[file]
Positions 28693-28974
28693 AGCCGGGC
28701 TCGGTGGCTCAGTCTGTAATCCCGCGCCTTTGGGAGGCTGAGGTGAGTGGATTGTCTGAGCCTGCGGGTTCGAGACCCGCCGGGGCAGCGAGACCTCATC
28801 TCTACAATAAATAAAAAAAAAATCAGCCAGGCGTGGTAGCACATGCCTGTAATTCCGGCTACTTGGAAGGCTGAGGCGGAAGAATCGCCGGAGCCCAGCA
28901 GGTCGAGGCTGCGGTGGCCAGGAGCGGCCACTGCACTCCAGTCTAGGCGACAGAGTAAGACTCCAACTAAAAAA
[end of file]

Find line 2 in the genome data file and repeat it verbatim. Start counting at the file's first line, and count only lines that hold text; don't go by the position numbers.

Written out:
28693 AGCCGGGC